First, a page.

||* Conservation of the seven lagoons of the Palavas complex (southern France) has been severely impaired by nutrient over-enrichment during at least four decades. The effluents of the Montpellier wastewater treatment plant (WWTP) represented the main nutrient input. To improve the water quality of these lagoons, this WWTP was renovated and upgraded and, since the end of 2005, its effluents have been discharged 11 km offshore into the Mediterranean (total investment €150 M). * Possibilities of ecosystem restoration as part of a conservation programme were explored by a focus group of experts. Their tasks were: (i) to evaluate the impact of the reduction of the nutrient input; (ii) if necessary, to design additional measures for an active restoration programme; and (iii) to predict ecosystem trajectories for the different cases. Extension of Magnoliophyta meadows can be taken as a proxy for ecosystem restoration as they favour the increase of several fish (seahorse) and bird (ducks, swans, herons) species, albeit they represent a trade-off for greater flamingos. Additional measures for active ecosystem restoration were only recommended for the most impaired lagoon Méjean, while the least impaired lagoon Ingril is already on a trajectory of spontaneous recovery. * A multiple contingent valuation considering four different management options for the Méjean lagoon was used in a pilot study based on face-to-face interviews with 159 respondents. Three levels of ecosystem restoration were expressed in terms of recovery of Magnoliophyta meadows, including their impact on emblematic fish and avifauna. These were combined with different options for access (status quo, increasing access, increasing access with measures to reduce disturbance). The results show a willingness of local populations to pay per year about €25 for the highest level of ecological restoration, while they were only willing to allocate about €5 for additional footpaths and hides.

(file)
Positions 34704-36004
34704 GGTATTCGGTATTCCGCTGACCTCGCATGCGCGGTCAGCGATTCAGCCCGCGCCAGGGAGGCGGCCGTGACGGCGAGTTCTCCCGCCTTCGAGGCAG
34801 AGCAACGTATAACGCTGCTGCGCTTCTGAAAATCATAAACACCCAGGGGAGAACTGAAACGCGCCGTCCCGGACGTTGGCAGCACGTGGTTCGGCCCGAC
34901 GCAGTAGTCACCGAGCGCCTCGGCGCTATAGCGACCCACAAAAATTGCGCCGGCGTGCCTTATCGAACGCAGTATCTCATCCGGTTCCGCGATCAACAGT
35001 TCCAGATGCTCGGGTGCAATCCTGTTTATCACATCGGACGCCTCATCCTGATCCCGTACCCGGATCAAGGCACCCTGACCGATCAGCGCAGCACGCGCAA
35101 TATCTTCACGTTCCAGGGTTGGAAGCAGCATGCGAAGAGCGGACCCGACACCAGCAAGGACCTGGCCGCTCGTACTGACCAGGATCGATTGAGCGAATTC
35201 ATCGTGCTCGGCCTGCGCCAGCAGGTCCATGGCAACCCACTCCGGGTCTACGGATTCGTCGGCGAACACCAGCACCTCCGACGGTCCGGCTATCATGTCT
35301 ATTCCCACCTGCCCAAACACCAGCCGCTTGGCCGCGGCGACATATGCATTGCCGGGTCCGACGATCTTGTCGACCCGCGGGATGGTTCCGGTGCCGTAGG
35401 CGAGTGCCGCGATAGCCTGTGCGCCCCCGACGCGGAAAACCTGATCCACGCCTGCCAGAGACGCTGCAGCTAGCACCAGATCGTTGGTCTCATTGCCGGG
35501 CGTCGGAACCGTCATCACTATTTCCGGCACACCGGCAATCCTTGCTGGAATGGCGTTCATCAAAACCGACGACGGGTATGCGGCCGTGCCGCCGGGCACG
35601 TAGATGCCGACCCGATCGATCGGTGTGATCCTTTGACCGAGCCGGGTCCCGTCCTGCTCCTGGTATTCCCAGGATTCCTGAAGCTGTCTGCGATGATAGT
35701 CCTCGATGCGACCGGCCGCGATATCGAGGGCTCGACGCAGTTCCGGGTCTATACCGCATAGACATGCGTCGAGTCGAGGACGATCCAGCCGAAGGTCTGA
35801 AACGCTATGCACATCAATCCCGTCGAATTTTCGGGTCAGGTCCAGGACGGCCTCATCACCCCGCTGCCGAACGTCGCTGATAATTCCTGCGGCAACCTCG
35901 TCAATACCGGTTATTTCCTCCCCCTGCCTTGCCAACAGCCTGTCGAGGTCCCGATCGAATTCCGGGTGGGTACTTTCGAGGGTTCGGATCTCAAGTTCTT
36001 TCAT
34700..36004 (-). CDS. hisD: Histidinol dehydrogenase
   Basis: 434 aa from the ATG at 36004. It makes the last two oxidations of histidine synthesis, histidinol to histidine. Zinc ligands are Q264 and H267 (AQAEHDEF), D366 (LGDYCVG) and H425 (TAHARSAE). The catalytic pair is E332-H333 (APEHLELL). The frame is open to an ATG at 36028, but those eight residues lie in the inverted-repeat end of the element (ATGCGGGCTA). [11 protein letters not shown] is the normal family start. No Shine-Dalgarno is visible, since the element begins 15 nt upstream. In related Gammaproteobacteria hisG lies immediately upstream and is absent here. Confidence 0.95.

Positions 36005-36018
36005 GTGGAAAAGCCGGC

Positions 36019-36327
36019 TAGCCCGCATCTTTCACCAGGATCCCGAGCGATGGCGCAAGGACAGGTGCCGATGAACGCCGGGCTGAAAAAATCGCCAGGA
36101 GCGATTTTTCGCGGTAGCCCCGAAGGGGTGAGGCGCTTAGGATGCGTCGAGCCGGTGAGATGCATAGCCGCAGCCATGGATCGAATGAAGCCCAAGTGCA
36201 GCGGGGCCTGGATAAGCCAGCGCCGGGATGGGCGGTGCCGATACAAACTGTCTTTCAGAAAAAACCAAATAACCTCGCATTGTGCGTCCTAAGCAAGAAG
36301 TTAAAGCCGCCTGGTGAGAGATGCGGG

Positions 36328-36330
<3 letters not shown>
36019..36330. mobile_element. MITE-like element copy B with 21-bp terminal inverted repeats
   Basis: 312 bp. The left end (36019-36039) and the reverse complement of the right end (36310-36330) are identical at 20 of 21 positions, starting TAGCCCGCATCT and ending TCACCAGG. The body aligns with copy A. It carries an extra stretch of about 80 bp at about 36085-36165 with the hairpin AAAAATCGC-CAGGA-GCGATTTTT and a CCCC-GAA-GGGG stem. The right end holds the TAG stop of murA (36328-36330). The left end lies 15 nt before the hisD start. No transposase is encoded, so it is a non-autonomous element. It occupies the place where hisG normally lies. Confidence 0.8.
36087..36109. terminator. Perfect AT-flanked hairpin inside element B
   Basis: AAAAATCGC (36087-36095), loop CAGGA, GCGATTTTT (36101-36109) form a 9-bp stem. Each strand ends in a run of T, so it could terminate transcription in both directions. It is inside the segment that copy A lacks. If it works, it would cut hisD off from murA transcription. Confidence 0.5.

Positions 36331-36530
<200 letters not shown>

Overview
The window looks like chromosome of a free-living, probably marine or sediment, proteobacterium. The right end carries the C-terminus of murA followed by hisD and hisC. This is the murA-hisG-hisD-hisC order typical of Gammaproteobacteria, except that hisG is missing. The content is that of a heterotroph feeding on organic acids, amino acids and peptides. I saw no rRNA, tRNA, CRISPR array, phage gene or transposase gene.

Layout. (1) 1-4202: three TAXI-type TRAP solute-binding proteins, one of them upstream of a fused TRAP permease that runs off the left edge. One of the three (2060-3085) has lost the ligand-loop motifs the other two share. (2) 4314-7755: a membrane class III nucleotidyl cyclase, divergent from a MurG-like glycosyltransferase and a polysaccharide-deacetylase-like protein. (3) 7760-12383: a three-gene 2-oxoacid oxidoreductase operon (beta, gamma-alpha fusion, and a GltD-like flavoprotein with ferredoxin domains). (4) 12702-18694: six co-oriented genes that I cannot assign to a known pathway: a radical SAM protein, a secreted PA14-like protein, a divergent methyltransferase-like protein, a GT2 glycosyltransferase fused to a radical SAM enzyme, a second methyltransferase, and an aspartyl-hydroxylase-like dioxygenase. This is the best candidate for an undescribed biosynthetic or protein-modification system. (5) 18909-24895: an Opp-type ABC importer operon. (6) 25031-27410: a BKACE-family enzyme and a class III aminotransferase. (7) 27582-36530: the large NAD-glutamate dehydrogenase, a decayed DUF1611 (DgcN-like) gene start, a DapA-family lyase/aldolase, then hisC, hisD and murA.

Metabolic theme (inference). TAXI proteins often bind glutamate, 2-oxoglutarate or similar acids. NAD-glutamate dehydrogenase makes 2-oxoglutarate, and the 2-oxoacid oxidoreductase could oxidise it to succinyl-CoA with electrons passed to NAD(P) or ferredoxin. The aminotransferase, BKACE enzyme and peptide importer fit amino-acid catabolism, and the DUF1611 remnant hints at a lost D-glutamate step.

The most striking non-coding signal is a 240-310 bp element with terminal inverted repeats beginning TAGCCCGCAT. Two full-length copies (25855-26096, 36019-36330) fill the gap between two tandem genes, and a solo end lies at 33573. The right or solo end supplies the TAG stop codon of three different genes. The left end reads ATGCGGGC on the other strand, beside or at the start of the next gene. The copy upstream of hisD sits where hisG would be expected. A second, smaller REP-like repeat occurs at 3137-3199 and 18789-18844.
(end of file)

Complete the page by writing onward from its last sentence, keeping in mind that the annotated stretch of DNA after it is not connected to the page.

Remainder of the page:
Copyright © 2015 John Wiley & Sons, Ltd.